Wadih founded PairSoft and PaperSave, and he currently advises non-profits on business process improvement and technology.View all posts by Wadih Pazos
Wadih Pazos • February 18, 2014
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When proclaiming the many advantages of going electronic and eschewing paper in the office, a lot of company leaders tend to focus on the benefits that can be immediately obtained. For instance, right away, the business no longer has to invest in paper reams or ink. Plus, electronic invoices can make things like legalities and instant gratification so much easier.
However, the move to go paperless shouldn’t be all about the elements that can be achieved immediately after the clunky printers and file cabinets are thrown out. In fact, there are a number of other advantages that should be cited as major reasons to make this move that those in it for the long haul can hope to enjoy. Perhaps chief among them is attracting the workforce of the future to the company and building up a younger staff to take over some day.
Because the youth of today is extremely tech-savvy, a number of younger Americans have already gone partially paperless in their own lives without actually realizing it or explicitly meaning to. According to Credit Union Times, citing information from The Money Mindset Index published by Western Union Bill Payments, one in every five individuals considered to be in Generation Y has never written a paper check. Instead, they rely primarily on electronic channels.
Nearly two-thirds of people within this generation pay at least half of all of their bills online, and 55 percent of those surveyed plan to do so with more frequency in the next six months. Another 74 percent review their bank statements on the Internet, not incorporating paper into the mix at all.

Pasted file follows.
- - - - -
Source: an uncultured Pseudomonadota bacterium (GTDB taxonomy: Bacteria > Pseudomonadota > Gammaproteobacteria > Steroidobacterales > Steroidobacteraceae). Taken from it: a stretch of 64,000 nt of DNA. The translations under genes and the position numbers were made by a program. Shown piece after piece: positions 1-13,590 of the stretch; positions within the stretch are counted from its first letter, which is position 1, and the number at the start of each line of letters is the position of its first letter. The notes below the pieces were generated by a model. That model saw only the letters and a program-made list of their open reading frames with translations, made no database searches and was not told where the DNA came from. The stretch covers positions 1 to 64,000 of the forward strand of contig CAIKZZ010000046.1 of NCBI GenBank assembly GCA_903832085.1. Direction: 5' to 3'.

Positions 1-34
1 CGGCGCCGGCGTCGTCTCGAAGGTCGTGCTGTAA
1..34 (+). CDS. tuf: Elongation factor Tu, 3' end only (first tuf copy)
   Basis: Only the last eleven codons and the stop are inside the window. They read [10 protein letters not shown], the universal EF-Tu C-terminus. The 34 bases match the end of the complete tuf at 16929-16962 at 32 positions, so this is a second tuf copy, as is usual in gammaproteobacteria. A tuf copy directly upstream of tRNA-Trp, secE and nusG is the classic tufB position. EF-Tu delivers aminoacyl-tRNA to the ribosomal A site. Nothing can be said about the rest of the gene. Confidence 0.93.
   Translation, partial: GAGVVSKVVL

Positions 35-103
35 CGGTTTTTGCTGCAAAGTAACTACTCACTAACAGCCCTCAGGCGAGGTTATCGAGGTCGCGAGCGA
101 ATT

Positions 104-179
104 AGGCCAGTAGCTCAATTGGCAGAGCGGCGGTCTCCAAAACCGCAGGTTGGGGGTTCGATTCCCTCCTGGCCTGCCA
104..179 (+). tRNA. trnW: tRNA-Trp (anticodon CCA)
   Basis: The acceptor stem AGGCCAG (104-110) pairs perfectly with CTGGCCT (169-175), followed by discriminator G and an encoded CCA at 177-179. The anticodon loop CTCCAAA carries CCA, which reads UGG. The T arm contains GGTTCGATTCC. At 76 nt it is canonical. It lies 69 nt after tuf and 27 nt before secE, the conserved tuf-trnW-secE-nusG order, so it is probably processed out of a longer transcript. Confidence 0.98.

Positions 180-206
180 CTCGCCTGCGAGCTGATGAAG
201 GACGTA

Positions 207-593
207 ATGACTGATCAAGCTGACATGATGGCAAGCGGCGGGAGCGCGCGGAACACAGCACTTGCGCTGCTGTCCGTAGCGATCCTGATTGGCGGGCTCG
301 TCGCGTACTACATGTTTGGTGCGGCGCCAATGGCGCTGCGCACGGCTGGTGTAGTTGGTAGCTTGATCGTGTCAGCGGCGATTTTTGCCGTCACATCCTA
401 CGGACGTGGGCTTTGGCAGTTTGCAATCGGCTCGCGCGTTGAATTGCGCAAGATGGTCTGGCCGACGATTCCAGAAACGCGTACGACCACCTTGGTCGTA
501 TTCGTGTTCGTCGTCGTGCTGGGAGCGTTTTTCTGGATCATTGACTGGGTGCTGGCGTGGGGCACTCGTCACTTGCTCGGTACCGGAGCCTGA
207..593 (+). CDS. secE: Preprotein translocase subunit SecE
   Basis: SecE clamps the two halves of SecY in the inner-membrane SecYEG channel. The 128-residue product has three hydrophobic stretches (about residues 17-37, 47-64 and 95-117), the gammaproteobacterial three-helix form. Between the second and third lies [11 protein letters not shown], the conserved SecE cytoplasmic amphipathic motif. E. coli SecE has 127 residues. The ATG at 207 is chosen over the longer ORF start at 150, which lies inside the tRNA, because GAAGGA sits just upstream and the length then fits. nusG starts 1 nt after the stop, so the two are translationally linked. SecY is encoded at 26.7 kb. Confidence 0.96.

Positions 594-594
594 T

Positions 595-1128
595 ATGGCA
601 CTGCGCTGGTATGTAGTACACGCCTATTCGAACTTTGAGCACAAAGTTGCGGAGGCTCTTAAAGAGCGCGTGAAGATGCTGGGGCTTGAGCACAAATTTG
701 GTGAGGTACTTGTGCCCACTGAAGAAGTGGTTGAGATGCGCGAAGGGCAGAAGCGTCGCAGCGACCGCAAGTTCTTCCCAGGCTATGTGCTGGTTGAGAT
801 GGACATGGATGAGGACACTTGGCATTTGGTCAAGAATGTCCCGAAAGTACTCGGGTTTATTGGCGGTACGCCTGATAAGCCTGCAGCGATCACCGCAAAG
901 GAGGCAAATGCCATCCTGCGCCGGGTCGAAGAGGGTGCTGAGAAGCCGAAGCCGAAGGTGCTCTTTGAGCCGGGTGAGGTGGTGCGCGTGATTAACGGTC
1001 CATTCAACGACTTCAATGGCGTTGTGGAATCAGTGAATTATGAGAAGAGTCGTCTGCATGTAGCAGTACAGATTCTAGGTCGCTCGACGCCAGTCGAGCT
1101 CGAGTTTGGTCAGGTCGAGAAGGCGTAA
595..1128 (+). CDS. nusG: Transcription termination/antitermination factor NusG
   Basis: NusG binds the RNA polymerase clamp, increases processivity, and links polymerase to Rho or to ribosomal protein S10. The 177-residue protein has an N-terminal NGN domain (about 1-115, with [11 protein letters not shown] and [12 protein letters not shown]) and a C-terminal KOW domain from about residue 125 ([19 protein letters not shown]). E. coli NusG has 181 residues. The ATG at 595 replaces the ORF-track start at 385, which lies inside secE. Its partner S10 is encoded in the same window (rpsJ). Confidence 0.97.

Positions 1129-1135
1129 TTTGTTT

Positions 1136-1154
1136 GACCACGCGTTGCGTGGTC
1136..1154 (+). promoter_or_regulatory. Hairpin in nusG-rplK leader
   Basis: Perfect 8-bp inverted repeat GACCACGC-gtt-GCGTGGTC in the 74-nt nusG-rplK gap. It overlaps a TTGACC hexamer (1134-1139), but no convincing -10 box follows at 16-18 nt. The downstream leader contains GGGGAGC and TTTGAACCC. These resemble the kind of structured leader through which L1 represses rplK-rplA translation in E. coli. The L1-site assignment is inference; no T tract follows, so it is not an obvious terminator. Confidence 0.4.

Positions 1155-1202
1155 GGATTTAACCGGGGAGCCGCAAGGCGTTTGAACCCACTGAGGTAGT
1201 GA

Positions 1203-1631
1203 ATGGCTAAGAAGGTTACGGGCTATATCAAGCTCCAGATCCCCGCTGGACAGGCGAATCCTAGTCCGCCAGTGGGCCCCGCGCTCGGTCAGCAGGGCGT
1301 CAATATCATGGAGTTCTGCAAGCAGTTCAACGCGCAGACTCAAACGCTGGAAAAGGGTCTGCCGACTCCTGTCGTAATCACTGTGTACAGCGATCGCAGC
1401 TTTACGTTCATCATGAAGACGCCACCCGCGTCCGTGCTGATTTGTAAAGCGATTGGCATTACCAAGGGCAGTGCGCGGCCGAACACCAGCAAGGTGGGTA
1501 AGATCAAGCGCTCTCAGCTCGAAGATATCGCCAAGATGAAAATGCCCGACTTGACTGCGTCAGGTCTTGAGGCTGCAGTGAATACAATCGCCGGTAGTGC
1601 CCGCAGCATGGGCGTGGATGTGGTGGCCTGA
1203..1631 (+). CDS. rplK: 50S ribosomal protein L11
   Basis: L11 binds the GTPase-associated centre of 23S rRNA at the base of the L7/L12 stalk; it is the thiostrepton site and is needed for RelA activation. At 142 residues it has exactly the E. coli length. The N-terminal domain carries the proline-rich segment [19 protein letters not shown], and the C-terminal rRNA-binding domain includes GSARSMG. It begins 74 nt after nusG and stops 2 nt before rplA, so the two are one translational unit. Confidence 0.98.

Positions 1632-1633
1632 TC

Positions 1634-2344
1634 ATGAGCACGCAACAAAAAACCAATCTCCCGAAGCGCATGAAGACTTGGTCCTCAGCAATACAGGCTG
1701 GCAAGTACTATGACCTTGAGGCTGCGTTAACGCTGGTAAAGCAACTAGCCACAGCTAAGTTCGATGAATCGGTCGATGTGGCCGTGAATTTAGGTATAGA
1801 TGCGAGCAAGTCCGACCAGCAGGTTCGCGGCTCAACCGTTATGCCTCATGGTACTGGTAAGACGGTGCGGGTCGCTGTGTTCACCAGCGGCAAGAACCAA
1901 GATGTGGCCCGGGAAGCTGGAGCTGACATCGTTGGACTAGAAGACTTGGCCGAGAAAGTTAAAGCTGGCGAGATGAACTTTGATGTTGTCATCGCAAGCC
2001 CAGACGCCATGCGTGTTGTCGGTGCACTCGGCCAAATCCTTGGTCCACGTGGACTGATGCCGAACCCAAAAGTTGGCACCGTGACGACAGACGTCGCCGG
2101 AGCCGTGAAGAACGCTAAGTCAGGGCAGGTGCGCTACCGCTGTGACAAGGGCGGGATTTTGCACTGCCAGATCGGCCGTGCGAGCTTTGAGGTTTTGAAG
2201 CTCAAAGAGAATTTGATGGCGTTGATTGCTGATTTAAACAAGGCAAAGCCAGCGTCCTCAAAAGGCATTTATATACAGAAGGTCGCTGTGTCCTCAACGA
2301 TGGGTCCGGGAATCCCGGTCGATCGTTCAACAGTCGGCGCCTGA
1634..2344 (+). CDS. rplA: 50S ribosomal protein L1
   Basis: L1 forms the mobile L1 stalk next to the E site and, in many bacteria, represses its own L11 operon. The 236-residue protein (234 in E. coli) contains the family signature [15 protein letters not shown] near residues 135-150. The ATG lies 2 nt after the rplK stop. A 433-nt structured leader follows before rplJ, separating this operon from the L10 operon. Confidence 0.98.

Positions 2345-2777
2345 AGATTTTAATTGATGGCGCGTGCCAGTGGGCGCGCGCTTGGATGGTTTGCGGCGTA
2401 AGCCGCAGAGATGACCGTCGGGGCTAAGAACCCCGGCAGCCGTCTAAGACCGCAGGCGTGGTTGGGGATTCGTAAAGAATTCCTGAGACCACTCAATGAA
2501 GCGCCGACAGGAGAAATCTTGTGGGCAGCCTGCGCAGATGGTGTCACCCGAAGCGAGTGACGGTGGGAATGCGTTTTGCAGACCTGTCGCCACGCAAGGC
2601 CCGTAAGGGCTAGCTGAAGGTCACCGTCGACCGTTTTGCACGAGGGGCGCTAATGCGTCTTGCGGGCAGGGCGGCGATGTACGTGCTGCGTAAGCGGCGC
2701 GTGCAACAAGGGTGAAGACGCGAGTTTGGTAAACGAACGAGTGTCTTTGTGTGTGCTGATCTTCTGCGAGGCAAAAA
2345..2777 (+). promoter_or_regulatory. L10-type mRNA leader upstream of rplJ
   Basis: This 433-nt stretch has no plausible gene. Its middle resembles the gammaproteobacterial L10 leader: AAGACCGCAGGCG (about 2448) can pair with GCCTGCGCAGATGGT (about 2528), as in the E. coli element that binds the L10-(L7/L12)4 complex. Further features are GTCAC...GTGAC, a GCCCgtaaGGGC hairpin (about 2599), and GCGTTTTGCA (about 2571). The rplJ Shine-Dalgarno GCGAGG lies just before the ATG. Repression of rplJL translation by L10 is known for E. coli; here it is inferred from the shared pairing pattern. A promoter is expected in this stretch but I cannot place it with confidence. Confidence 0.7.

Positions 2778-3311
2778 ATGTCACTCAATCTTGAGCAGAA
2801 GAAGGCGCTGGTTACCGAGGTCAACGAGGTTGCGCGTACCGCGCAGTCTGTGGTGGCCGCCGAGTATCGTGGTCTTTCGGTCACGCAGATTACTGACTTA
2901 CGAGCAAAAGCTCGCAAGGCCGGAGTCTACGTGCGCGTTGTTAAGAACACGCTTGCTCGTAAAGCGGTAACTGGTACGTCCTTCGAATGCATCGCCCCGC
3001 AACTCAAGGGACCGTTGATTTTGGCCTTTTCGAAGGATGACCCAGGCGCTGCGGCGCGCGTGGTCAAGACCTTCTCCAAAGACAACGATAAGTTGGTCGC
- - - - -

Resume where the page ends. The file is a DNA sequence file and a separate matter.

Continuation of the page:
Those counted as being a part of Generation Y seem to rather complete their tasks online to begin with, which means that they’re likely to be great fits within a paperless office.
The growing influence of digital workflow in younger populations is also evidenced by the fact that a number of U.S. schools are beginning to implement curricula that wholly consist of learning on electronic devices.
The Outer Banks Voice reported that North Carolina’s Dare County educators will be teaching students via laptops come September, rather than investing in traditional books and paper resources.
“We want to prepare our student for their future, not our past,” Superintendent of Schools Sue Burgess told the newspaper. “Computers will not replace teachers but will be a tool for teachers and students.”
The simple fact shown by the results of the Western Union survey intimate that younger Americans don’t want to deal with paper and will increasingly factor it out of their lives as time goes on. It can be assumed, then, that these figures will continue to grow for even younger generations, eventually resulting in the need for offices nationwide to be electronic, because the workforce will be unfamiliar with anything else.
This means that companies need to start considering making the switch to digital if they haven’t yet in order to stay current. The workforce itself is evolving, and companies cannot afford to either have to make last minute changes when this hits critical mass or shut their doors because they have become outdated.